Basically, “to macerate” is to soak or steep in a liquid of some sort, and you can macerate fresh fruit in anything from lemon juice to liqueurs and can take basic fresh fruit from something basic to elegant in just a few steps. When I buy fresh strawberries, after I clean them I simply toss them in a little sugar and balsamic vinegar which really enhances their flavor, and particularly helps slightly under ripe berries taste fully ripened. You know how frustrating it is to buy a container of fresh berries that look lovely on top but when you get them home you find once you remove the top layer of berries the ones underneath are not properly ripened? This simple step will take care of that, and give you great tasting berries. I never thought about adding this simple step I often follow as a recipe onto this site, but after speaking to a number of folks who have never heard of doing this I thought it was time I shared it.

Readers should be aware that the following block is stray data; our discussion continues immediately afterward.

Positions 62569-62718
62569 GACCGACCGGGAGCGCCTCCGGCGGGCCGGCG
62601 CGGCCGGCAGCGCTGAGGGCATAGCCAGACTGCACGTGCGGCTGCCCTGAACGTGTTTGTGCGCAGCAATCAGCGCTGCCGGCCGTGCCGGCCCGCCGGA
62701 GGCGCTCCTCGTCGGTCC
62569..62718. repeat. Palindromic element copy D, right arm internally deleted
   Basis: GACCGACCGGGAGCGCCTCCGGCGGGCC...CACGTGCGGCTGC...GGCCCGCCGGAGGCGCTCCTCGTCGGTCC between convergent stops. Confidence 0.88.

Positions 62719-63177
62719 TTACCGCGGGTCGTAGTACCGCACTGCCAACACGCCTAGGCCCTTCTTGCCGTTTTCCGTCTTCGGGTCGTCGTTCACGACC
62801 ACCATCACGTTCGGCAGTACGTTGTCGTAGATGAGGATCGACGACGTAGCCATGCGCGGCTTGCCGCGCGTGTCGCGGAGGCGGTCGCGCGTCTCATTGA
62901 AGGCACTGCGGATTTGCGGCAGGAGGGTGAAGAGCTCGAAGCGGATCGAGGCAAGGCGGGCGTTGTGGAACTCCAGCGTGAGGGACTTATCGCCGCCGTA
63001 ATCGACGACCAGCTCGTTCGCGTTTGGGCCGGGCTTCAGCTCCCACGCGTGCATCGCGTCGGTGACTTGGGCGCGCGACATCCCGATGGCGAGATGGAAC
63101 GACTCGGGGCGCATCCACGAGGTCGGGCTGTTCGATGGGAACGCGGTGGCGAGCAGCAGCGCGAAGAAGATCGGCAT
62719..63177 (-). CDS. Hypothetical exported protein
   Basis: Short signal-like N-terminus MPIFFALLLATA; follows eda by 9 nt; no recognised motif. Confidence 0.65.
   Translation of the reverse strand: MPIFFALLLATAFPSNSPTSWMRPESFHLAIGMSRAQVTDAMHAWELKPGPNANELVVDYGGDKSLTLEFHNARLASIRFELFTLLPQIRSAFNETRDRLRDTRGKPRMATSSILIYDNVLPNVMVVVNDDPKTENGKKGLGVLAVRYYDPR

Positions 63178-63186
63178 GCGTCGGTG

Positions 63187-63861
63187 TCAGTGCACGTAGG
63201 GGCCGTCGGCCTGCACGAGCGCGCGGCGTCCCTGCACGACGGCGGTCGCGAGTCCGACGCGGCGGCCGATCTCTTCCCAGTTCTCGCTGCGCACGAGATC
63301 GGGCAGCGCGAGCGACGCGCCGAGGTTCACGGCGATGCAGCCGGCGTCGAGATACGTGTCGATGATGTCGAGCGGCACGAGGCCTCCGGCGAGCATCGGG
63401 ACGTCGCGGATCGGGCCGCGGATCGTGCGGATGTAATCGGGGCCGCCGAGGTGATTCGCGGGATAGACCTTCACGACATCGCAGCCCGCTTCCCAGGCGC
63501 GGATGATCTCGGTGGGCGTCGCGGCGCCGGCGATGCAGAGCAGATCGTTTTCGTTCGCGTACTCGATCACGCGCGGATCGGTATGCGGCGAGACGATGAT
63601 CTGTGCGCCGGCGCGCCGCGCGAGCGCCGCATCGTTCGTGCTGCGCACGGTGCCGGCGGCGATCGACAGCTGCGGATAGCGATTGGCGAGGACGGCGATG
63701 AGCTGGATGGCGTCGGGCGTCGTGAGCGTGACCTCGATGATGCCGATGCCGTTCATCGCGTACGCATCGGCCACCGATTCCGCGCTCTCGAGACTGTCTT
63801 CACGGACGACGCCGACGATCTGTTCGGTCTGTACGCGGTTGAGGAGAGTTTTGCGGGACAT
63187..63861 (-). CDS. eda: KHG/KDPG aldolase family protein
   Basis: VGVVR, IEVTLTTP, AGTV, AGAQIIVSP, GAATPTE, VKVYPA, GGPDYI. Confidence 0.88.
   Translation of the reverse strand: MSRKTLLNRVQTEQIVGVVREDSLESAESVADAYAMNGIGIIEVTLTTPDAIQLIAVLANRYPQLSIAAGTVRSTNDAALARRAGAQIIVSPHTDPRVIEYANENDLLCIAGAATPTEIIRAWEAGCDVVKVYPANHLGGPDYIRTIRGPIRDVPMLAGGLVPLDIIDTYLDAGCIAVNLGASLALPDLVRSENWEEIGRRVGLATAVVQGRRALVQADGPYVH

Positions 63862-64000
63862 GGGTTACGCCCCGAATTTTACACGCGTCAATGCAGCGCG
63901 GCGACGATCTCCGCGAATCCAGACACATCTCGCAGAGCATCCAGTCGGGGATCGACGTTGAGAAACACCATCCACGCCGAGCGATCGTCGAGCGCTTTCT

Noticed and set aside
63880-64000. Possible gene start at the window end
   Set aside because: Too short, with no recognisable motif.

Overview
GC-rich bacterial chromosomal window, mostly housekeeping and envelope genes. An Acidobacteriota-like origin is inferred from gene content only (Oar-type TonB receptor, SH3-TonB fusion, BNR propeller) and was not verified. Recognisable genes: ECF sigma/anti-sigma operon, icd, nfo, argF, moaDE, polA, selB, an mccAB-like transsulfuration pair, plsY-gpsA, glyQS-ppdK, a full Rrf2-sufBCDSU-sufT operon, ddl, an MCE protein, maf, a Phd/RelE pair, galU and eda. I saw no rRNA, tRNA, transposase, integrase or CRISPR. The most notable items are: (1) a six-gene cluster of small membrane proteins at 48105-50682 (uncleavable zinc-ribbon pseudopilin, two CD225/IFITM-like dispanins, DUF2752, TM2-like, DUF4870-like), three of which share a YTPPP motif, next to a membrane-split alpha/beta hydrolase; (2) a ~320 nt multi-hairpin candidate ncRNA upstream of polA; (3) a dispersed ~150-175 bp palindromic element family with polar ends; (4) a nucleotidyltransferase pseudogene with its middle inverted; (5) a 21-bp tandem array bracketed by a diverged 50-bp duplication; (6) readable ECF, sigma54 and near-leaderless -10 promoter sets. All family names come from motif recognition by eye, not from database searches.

A Bowlful Of Macerated Strawberries
Deborah Mele 2011
Just a little balsamic vinegar added to fresh strawberries brings out the natural sweetness of the berries.
- 1 Fresh Quart of Strawberries
- 1 Tablespoon Sugar
- 1/2 to 1 Teaspoon Balsamic Vinegar
- Wash your berries and cut off the stem end and cut smaller berries in half, large berries into thirds.
- Place in a bowl and add the sugar and a little vinegar.
- Toss to coat the berries and taste, adding a little additional vinegar if desired.
- Allow the berries to macerate for 30 minutes at room temperature before serving.